Apache attack helicopters deployed to protect U.S. Embassy in Baghdad

Two AH-64D Apache attack helicopters from 1st “Attack” Battalion, 227th Aviation Regiment, 1st Air Cavalry Brigade, 1st Cavalry Division, taxi back to their parking spots after mission Aug. 15 at Camp Taji, Iraq. The Attack battalion supports ground troops through reconnaissance and aerial weaponry. The Apache crews of 1st ACB have disrupted numerous roadside bomb indirect fire attacks aimed at Iraqi civilians and coalition forces throughout the Baghdad area of operations. (U.S. Army photo by CW4 Daniel McClinton, 1-227th, 1st ACB, 1st Cav. Div. Public Affairs)

By Douglas Ernst
The Washington Times
Wednesday, July 2, 2014

The Obama administration plans on having a U.S. presence in Iraq of roughly 1,000 troops and advisers to protect its embassy in Baghdad, but deployed personnel won’t lack firepower — Apache helicopters will be at their disposal.Rear Adm. John Kirby, Pentagon press secretary, announced Tuesday that in addition to the Apaches, unarmed surveillance drones will help U.S. personnel and Iraqis gather intelligence on the Islamic State of Iraq and the Levant (ISIL), Agence France Presse reported.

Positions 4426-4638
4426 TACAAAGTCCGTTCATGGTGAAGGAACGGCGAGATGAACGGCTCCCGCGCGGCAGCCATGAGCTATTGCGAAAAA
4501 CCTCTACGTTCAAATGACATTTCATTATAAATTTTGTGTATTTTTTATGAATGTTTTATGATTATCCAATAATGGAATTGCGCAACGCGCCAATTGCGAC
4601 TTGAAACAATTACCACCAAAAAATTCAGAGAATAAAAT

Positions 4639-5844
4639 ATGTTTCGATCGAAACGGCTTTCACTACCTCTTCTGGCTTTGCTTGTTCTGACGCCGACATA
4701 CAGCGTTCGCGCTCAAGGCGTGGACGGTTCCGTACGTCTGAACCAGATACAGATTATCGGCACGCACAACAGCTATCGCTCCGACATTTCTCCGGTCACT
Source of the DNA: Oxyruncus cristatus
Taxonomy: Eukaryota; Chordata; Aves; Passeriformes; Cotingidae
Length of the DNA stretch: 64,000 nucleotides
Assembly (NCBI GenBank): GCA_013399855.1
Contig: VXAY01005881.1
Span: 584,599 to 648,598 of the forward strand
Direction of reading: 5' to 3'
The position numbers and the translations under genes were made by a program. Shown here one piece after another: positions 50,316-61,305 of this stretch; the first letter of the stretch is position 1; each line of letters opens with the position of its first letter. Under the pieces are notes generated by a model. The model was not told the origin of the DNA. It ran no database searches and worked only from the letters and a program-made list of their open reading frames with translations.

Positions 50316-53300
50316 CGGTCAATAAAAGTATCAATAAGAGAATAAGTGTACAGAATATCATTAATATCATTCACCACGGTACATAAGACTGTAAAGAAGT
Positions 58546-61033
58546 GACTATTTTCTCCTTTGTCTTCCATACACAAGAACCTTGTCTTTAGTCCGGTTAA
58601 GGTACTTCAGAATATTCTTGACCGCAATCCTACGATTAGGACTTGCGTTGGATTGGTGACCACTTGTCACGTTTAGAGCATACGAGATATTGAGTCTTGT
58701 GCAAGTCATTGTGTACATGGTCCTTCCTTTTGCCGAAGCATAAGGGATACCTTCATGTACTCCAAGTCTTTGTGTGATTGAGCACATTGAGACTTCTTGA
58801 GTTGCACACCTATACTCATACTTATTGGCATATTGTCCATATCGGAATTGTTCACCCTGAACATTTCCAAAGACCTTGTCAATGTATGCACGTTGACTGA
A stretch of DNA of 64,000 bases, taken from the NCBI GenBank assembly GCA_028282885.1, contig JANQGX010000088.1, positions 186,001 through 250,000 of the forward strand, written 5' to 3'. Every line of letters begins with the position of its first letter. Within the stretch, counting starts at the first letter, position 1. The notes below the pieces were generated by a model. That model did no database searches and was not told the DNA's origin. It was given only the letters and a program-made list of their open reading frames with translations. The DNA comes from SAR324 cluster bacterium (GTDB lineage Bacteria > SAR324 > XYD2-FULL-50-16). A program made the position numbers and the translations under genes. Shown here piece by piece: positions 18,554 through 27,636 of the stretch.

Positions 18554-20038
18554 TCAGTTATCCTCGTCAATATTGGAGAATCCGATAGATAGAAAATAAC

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Apache helicopters are capable of firing Hellfire missiles and 70 mm rockets. The aircraft includes a 30mm automatic cannon with up to 1,200 high-explosive, dual-purpose ammunition rounds.

Aerospace company Boeing, which manufactures the aircraft, also says that the radar-equipped AH-64D Apache Longbow can classify and prioritize up to 128 targets in less than a minute.Currently there are about 475 U.S. military personnel deployed to Iraq for security purposes, AFP reported. Adm. Kirby said that the Obama administration has approved sending up to 300 more military advisers to augment the 180 currently in Iraq.

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